“What really happened to the Bullets,” said Philadelphia’s Bailey Howell, now getting more technical, “is that they were playing our guards with their hands in the first half and they got in foul trouble. The officials in this league will let you put your hands on your man, but if you impede his movement, it’s a foul. That’s what the Bullets were doing to Greer and Archie Clark. It’s a good way to play them if you don’t get called for it. It’s good in the playoffs, but in the season, it would take too much out of you doing it at every night. After 30 games of playing that kind of defense, you’d be dead.“

To make circumstances worse, Earl Monroe, the Bullets’ leading scorer, came down with the flu then was hit in the ribs in the first half . . . From then on, Monroe was clutching his right side whenever he pranced up or down the court. He even shunned dribbling with the right hand.

“It happened in the first period when I dove for a loose ball,” Earl said. “Somebody gave me a knee . . . I don’t know whose knee it was but I’m gonna find out. I’m gonna look at the flicks of the game after the season. Then I’m gonna get the guy in the Baker League,” [Philly’s popular summer basketball circuit].

“He didn’t say anything about it at that time,” said trainer Skip Feldman. “But when he tried to get up and move around, he said he could barely get his breath. He said somebody’s knee caught him in the ribs, just below his right arm. The doctor checked him over and we tried to tape it up, but it was no use. He still couldn’t breathe without pain.”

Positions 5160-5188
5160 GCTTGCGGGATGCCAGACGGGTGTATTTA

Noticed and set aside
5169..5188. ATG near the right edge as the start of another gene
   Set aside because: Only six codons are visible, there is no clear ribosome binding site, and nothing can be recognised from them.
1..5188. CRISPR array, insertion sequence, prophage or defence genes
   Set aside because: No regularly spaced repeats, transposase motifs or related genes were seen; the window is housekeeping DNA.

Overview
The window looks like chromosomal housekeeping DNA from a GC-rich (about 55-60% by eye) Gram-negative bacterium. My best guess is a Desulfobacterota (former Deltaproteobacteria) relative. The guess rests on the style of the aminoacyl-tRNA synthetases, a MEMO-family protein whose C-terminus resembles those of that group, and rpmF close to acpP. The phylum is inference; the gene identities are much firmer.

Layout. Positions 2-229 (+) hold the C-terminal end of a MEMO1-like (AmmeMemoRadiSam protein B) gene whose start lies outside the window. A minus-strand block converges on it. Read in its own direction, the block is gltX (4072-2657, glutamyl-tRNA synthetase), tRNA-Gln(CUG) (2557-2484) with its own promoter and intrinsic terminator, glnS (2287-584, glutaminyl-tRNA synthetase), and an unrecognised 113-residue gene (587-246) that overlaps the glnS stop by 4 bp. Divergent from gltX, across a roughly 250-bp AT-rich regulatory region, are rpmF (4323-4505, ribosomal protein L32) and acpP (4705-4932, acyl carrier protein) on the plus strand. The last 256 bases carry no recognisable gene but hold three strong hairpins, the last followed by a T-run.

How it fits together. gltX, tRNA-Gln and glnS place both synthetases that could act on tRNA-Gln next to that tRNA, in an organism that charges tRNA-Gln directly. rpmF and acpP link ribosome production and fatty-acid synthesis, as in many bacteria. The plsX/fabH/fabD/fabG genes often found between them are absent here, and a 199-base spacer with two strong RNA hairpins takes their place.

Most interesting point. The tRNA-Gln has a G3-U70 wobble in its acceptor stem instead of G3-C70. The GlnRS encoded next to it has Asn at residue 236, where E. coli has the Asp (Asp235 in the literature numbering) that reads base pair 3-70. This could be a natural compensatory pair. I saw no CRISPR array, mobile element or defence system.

Monroe ended up playing 11 minutes and getting his ribs X-rayed.

“The doctor thinks he could have a hairline fracture of the rib, and that could be trouble. If it’s only a bruise, we can block it off (with pain-killing shots). But if it’s a fracture, he won’t be able to get his arm up shoot.”

While the Bullets await the verdict on Monroe, they still have other worries in the form of Johnson and Unseld.

An X-ray may not be enough for Johnson, who says he belongs on the operating table. “Right now, if I had any sense, I’d let them operate and take both cartilages out, “he said. “If it (one of his knees) goes out on the floor, at least they’ll say I’m going out trying. “

Johnson, playing with pain, was one of Baltimore’s high scorers with 19 points. Three of his field goals came on dunks, but after he sailed over Billy Cunningham on one of them, he walked away in agony. 

“I hurt my knees landing,” Johnson said. “The doctor told me if I could avoid it, not to dunk. But it’s my game. I feel it’s the way I command authority.“

For the Bullets, their play-off chances never did look overly optimistic. After last night, the chances look even worse. Unseld and Johnson probably can’t do much better than they did in the opener, and Monroe has to be considered doubtful for tomorrow night’s game in Philadelphia. 

They face an uphill fight at best.